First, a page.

What rule states that the pressure exerted by a mixture of gases is equal to the sum of the individual gas pressures?

1 Answer
Nov 19, 2016

Answer:

#"Dalton's law of partial pressures"#.

Explanation:

#"Dalton's law of partial pressures"#, which was established by experiment, holds that in a gaseous mixture, the pressure exerted by an individual component gas is the same as the pressure it would exert if it alone occupied the container.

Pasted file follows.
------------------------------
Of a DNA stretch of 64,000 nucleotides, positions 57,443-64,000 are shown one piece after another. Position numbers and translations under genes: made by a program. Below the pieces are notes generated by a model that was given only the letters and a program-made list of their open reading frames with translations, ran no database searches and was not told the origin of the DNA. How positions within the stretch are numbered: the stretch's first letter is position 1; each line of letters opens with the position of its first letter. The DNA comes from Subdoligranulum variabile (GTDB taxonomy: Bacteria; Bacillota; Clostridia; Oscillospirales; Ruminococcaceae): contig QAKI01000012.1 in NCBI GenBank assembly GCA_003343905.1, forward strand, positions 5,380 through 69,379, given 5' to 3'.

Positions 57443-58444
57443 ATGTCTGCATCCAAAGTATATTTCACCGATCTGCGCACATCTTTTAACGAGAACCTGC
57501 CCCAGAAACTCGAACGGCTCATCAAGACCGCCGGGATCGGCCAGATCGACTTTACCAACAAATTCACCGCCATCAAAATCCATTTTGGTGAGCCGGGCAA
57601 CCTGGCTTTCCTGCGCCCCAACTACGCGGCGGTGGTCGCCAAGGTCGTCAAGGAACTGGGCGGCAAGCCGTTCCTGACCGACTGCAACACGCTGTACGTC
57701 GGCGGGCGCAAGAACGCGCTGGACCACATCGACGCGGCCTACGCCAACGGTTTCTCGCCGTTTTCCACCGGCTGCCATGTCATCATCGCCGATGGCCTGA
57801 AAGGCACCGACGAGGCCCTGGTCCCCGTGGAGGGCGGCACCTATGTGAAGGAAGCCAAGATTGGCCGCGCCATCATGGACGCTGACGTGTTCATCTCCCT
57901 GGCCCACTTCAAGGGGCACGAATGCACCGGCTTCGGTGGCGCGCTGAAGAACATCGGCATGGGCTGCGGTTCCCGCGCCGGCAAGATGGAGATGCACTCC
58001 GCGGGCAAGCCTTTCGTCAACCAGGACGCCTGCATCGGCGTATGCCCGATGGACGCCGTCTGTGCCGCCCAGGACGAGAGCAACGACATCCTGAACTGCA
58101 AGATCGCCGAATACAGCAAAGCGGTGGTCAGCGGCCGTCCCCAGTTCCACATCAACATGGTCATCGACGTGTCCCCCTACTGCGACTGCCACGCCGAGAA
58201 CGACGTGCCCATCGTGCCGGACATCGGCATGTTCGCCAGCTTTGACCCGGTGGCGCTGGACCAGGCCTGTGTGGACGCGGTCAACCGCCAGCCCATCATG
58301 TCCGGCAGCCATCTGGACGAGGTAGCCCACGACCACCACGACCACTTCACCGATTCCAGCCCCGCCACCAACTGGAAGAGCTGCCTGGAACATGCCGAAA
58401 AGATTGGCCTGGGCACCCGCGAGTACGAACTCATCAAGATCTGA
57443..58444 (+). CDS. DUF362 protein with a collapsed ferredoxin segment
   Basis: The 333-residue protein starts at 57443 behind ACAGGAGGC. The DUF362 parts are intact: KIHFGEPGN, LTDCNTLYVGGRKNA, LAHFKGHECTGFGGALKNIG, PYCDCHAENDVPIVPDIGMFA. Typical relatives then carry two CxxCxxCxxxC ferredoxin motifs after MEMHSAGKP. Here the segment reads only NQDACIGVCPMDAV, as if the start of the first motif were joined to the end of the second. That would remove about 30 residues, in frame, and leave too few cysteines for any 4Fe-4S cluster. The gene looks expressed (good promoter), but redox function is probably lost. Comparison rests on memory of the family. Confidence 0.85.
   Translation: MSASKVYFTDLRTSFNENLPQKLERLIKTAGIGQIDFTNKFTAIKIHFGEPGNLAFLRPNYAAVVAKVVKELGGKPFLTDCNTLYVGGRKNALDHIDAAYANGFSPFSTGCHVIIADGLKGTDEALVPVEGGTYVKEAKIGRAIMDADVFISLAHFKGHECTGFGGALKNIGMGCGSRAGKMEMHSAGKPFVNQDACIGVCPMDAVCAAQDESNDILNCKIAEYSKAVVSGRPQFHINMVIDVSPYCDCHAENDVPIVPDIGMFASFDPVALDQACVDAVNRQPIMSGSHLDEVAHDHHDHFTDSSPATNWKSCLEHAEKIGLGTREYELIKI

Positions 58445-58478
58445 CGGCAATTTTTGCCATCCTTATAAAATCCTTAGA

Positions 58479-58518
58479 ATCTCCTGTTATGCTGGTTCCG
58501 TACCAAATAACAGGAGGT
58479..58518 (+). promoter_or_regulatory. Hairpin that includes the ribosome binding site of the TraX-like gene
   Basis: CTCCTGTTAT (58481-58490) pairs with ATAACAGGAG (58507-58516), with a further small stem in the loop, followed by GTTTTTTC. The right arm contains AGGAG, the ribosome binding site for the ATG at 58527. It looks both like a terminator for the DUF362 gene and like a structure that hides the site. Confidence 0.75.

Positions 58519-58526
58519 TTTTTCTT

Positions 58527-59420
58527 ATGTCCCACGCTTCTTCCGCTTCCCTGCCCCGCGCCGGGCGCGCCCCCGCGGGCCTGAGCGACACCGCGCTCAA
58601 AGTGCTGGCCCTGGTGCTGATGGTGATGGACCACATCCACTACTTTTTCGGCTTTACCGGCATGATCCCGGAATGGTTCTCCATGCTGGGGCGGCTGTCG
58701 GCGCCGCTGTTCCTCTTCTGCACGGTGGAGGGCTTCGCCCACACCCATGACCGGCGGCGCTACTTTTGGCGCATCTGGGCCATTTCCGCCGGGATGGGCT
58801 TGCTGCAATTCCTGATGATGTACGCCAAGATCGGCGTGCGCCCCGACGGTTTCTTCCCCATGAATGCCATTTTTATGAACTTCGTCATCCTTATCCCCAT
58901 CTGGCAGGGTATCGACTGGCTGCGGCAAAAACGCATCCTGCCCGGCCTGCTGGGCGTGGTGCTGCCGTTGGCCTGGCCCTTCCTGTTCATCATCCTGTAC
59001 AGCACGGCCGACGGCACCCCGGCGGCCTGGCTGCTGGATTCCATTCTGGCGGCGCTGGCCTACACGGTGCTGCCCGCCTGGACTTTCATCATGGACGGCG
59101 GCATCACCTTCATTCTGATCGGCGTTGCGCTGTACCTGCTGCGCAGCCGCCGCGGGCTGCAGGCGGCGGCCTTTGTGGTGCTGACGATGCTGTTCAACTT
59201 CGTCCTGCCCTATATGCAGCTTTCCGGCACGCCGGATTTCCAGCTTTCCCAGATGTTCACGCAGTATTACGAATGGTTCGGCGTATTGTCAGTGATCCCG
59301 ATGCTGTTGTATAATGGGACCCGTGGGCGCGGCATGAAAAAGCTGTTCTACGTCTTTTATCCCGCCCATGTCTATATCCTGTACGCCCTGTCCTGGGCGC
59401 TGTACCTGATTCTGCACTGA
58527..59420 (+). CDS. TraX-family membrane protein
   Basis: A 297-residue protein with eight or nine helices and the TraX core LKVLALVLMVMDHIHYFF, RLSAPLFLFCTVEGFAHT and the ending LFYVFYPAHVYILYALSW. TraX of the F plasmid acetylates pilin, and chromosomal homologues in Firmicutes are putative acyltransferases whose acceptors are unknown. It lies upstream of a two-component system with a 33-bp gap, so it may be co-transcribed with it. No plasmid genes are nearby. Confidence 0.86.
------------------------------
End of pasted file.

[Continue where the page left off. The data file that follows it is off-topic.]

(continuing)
And so, #P_"Total"=P_A+P_B+P_C.........#, where #A, B, C, etc# are the individual, component gases.

But if we assume ideality, #P_A=(n_ART)/V#, where #n_A# is the number of moles of #"component gas A"#.

And so, #P_"Total"=(n_ART)/V+(n_BRT)/V+(n_CRT)/V.........#,

Equivalently, #P_"Total"=(RT)/V{n_A+n_B+n_C.....}#.

And thus the partial pressure, #P_A#, is proportional to the mole fraction:

#P_A=(RT)/Vxxn_A/(n_A+n_B+n_C.....)#, the constant of proportionality is of course #(RT)/V#